On the bright, coral-colored walls of the List Art Center lobby, “Llevando la Cultura: Conflicting Narratives in Mexican Art” exhibits a collection of artworks by 20th century Mexican artists, pulled from the Bell Gallery’s permanent collection.
Curated by Rica Maestas GS, a public humanities master’s student, the exhibition focuses on three major themes that are “central in the conversations around what the 'new', post-revolutionary Mexico looks like,” Maestas said. These themes include industrialization and globalization, religion and education reform and women and culture. The “theme of the role of indigenous people in Mexico” is present throughout different portions of lobby space, Maestas added.
The exhibition displays a breadth of media and styles — from Diego Rivera’s 1932 pencil sketch made in preparation for a mural to the 1939 wood engravings by Leopoldo Méndez.
It additionally spotlights artists who utilized publicly accessible media to communicate “very political and ideological messages,” Maestas said. Additionally, the exhibition’s breadth in medium and in topic serve to “exhibit a diversity of perspectives,” Maestas said.
Maestas’ ideas for the show first came from the director of the Bell Gallery, Jo-Ann Conklin, who hoped to feature works highlighting the Bell Gallery’s extensive collection, including a “sizable and robust collection of artworks by Mexican artists,” Maestas said. Inspiration also flowed from the results of the November 2016 presidential election. “Revolution was on my mind,” Maestas said. Through research, she found that the theme of revolution was “important to the art that was being made at that time as well,” creating “a nice resonance between the moment we find ourselves in politically” and the art on display.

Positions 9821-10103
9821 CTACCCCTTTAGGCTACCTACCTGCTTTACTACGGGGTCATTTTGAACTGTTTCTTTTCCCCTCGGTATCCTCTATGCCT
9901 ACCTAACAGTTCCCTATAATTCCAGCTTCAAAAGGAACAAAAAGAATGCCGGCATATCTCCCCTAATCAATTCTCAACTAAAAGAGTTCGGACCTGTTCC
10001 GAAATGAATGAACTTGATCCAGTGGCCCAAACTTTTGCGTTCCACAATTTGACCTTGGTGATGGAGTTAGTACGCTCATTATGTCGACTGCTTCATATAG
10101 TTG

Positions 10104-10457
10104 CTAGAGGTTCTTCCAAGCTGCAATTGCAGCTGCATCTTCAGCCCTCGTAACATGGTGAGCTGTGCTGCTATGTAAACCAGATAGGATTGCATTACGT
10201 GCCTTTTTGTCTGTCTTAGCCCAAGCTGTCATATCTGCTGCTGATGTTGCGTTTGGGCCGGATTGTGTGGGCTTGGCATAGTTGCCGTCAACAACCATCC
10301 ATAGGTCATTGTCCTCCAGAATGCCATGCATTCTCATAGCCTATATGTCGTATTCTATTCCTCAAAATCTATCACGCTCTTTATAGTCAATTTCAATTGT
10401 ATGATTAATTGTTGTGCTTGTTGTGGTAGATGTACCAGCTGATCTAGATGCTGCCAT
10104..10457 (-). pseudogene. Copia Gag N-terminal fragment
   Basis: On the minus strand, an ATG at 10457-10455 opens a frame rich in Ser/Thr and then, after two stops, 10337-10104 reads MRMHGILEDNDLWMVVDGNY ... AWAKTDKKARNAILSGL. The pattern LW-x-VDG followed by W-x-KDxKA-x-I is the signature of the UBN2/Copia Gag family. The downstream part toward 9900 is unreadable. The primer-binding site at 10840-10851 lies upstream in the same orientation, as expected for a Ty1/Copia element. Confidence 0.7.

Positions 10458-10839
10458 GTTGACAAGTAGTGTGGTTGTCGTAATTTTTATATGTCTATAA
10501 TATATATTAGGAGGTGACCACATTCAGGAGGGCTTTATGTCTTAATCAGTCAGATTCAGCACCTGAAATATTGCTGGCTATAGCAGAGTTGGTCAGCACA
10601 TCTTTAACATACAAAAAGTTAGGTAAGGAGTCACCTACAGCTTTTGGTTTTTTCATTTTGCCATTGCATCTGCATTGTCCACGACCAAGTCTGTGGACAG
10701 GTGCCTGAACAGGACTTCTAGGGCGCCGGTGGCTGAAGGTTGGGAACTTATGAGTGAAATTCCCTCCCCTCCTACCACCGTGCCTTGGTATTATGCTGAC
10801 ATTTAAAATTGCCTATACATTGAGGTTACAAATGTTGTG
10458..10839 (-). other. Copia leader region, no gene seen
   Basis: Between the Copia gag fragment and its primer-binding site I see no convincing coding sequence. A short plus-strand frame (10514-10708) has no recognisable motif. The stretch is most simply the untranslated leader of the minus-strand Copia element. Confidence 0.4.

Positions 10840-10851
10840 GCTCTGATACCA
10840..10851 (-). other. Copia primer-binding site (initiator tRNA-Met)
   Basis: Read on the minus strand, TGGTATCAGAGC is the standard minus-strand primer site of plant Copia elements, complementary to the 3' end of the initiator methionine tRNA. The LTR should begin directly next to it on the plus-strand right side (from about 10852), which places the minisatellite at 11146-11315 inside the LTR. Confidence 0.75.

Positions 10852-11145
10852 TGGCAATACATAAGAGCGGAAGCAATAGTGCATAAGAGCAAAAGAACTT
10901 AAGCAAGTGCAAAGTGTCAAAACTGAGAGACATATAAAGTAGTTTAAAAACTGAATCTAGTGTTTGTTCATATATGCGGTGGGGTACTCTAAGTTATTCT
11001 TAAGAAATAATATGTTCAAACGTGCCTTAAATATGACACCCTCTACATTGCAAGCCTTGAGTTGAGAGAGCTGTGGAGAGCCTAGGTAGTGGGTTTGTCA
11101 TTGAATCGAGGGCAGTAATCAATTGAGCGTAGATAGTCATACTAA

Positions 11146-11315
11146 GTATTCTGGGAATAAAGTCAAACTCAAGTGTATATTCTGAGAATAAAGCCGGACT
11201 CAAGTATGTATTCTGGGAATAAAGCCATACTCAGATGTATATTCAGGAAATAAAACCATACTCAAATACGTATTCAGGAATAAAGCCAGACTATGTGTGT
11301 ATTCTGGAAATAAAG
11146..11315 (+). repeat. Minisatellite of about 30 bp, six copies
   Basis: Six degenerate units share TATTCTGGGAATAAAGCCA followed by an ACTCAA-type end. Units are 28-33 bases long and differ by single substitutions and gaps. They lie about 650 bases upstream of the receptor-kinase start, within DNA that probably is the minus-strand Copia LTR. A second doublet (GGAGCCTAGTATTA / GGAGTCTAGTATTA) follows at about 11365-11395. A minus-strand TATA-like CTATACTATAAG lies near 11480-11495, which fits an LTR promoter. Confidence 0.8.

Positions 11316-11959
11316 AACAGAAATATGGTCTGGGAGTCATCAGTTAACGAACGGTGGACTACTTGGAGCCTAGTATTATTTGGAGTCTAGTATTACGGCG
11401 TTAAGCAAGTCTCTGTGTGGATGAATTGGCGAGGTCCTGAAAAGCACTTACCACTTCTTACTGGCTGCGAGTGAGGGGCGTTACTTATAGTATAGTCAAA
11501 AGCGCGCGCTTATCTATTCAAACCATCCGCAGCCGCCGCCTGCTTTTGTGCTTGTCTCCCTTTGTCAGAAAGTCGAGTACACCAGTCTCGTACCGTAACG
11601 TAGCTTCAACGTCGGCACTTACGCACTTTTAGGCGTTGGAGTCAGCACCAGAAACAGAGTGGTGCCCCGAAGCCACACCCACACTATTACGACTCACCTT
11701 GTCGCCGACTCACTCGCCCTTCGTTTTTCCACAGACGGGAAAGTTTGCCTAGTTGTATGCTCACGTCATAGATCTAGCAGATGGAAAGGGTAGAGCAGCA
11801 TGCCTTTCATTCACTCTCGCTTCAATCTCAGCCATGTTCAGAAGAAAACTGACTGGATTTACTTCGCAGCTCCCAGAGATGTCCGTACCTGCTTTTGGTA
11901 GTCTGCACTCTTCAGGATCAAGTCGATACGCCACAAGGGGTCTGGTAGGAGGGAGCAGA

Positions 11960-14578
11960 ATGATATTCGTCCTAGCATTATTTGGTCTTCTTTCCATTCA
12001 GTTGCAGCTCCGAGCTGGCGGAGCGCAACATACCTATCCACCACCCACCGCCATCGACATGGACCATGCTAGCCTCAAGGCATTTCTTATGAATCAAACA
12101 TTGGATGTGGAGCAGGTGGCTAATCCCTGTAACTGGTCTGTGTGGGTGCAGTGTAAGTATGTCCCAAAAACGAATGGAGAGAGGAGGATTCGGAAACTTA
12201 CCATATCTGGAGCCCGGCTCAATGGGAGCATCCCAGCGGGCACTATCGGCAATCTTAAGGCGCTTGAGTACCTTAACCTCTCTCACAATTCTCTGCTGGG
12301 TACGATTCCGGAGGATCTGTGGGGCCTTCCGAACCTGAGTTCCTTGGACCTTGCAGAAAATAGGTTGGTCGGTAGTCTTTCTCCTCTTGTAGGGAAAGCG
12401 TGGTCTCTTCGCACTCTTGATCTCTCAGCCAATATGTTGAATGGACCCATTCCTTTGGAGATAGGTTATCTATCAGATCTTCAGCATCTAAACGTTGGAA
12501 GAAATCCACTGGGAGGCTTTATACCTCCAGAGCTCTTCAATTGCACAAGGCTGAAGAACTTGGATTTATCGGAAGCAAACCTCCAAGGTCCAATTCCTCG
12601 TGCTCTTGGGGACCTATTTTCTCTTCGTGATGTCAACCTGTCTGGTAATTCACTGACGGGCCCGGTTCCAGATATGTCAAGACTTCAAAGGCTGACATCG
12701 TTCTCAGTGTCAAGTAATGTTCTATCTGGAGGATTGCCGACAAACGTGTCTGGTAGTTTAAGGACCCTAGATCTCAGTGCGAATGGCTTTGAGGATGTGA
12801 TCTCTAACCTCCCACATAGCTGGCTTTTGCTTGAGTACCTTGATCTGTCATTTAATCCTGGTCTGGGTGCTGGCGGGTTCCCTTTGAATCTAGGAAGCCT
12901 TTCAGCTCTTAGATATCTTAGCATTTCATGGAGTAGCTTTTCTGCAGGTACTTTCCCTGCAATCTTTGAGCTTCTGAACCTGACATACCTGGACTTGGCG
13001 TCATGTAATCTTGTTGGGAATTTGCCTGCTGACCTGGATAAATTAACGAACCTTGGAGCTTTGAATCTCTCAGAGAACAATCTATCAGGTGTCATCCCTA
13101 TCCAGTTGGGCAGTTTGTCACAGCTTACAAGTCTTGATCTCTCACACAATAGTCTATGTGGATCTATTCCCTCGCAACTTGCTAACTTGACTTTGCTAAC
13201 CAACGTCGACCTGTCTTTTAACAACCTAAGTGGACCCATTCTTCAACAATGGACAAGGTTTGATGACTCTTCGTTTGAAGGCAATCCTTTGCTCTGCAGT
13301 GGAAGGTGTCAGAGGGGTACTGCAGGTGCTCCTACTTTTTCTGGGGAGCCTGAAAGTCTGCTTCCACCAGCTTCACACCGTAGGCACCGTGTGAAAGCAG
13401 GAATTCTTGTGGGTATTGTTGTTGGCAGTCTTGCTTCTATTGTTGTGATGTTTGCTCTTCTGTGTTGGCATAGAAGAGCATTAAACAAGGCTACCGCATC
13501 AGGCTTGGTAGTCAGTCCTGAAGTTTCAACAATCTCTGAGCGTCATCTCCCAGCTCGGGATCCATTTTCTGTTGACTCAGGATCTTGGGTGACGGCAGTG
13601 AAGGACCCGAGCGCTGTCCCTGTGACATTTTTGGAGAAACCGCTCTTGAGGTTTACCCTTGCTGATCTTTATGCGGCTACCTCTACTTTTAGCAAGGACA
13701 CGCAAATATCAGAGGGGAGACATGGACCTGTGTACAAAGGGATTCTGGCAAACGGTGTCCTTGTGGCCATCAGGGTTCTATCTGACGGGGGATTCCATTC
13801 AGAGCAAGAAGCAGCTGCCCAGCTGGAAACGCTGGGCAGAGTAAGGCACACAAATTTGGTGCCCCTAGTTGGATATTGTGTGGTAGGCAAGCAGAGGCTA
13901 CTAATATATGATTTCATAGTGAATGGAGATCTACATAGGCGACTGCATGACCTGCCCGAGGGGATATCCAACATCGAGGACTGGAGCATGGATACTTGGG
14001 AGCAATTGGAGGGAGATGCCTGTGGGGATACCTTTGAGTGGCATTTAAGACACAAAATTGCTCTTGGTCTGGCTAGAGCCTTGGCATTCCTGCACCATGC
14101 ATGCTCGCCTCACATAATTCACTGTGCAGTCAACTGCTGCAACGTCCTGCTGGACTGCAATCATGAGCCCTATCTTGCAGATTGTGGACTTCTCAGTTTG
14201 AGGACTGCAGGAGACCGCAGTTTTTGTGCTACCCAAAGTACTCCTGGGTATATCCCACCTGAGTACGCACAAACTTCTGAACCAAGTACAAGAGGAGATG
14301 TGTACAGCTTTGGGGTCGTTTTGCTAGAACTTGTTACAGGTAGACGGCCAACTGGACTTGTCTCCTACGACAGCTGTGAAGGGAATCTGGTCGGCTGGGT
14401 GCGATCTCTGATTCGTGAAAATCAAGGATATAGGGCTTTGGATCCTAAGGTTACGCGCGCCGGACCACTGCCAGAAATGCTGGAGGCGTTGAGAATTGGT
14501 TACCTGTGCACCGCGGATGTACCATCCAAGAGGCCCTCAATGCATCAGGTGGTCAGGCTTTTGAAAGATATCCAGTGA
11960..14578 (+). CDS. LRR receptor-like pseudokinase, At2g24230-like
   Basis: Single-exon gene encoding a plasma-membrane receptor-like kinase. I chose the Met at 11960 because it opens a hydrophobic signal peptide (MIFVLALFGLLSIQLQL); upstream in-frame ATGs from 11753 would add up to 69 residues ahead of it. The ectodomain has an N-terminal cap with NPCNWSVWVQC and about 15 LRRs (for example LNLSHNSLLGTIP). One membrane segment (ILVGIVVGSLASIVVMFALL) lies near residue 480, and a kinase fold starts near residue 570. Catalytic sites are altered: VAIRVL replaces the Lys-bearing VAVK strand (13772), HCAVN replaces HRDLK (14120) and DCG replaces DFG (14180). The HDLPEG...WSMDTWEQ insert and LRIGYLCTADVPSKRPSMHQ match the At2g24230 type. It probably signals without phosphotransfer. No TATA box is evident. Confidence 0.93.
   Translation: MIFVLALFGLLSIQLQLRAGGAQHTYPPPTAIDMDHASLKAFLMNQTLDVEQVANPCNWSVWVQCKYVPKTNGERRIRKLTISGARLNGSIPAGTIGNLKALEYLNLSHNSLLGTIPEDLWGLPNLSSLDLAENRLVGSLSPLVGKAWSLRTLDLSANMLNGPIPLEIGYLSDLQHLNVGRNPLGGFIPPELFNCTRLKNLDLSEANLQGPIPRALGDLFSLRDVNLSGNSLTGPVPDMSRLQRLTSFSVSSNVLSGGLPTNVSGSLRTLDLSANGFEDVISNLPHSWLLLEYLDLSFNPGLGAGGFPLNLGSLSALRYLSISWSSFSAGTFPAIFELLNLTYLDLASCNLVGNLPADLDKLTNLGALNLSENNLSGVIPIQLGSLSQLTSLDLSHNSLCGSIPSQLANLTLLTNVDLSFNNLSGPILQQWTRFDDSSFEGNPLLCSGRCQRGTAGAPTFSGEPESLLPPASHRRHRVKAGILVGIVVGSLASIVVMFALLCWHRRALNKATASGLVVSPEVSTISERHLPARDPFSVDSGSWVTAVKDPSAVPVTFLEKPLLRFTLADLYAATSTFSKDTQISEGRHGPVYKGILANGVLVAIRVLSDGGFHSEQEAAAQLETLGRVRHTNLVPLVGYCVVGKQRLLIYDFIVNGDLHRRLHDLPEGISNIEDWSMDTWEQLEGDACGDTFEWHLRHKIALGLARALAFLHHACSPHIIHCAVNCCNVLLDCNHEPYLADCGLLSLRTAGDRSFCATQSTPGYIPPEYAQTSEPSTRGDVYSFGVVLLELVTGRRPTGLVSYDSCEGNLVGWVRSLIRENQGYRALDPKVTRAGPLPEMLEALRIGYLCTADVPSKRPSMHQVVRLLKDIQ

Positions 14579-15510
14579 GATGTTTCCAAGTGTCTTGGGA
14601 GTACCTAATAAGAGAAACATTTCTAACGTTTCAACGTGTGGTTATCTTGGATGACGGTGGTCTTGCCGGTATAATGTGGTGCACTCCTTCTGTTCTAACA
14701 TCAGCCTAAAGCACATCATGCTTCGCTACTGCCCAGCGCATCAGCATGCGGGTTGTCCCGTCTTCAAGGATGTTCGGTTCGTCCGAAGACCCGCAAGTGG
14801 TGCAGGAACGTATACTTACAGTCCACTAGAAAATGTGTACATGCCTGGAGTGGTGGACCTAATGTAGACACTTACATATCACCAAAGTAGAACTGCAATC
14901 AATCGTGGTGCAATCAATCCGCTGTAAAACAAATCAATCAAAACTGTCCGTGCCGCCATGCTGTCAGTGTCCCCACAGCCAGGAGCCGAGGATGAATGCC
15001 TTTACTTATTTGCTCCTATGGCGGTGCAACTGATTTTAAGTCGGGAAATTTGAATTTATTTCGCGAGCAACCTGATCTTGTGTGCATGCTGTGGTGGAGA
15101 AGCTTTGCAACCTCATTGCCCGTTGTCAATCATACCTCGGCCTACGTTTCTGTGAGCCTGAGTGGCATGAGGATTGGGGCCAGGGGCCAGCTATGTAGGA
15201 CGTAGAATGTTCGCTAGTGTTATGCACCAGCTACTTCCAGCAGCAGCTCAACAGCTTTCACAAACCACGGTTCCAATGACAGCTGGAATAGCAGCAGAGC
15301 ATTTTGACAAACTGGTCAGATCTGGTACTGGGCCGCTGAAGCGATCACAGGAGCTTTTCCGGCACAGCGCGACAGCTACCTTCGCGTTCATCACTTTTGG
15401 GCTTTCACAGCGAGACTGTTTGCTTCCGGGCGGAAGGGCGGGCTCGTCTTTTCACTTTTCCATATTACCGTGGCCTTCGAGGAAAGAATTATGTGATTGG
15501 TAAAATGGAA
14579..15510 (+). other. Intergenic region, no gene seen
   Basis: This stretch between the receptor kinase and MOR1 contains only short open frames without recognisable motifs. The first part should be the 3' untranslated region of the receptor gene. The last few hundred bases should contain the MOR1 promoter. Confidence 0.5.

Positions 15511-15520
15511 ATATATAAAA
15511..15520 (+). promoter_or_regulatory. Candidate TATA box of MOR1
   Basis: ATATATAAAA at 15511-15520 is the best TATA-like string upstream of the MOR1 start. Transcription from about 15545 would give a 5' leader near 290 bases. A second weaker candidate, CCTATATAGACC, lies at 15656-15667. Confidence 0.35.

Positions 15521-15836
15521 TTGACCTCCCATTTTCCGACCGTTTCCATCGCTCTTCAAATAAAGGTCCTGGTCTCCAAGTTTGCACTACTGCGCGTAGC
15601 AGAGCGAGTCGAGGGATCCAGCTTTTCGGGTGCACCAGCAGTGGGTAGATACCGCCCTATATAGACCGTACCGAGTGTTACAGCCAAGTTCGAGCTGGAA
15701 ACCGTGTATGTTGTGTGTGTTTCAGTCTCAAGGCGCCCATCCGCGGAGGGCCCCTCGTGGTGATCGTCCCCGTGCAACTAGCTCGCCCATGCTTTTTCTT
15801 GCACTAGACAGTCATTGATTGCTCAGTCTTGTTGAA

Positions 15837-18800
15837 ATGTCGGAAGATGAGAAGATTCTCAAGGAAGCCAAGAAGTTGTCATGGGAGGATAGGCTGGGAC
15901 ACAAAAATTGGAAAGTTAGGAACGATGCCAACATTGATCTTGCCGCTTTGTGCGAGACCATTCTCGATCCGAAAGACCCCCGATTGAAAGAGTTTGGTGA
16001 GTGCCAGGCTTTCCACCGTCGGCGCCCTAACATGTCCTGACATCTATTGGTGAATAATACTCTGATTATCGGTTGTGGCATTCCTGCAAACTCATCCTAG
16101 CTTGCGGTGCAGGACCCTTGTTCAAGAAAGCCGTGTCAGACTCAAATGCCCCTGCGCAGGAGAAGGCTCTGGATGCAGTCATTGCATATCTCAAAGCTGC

The Bell Gallery’s recent acquisition of three photographs by Mexico City-based photographer Graciela Iturbide adds nuance to elevate the exhibition.
These photographs offer “a more contemporary lens,” Maestas said. One of the photographs, “Prótesis—El Baño de Frida (Prosthesis—Frida’s Bathroom),” was taken in 2005, when Iturbide photographed a bathroom in Frida Kahlo’s Mexico City house, which had been closed to the public by Frida Kahlo’s husband and fellow artist, Rivera, for 50 years. In an interview with the Los Angeles Times, Iturbide described the experience as “very intense. … There I learned that she was a marvelous woman who contended with a lot of pain.” In the photograph, a brown and red prosthetic leg stands alone in contrast to the wet, bright blue concrete that surrounds it.
The exhibition fits with a recent trend of Bell Gallery shows. Despite the current collection of works by American artist Melvin Edwards in the main gallery space, “traditionally speaking, (the Bell Gallery has) done a lot of work with artists from different parts of the world,” Maestas said. “Those cross-cultural perspectives are important to myself — and the gallery as well,” she added.
“Llevando la Cultura” is set to close Feb. 11, with a reception to be held at the List Art Lobby Feb. 9.
Correction: A previous version of this article stated that the exhibition featured wood engravings by Leopoldine Mendez. In fact, the exhibition featured wood engravings by Leopoldo Méndez. The article has also updated to include quotes around "new" post-revolutionary Mexico. The Herald regrets the errors.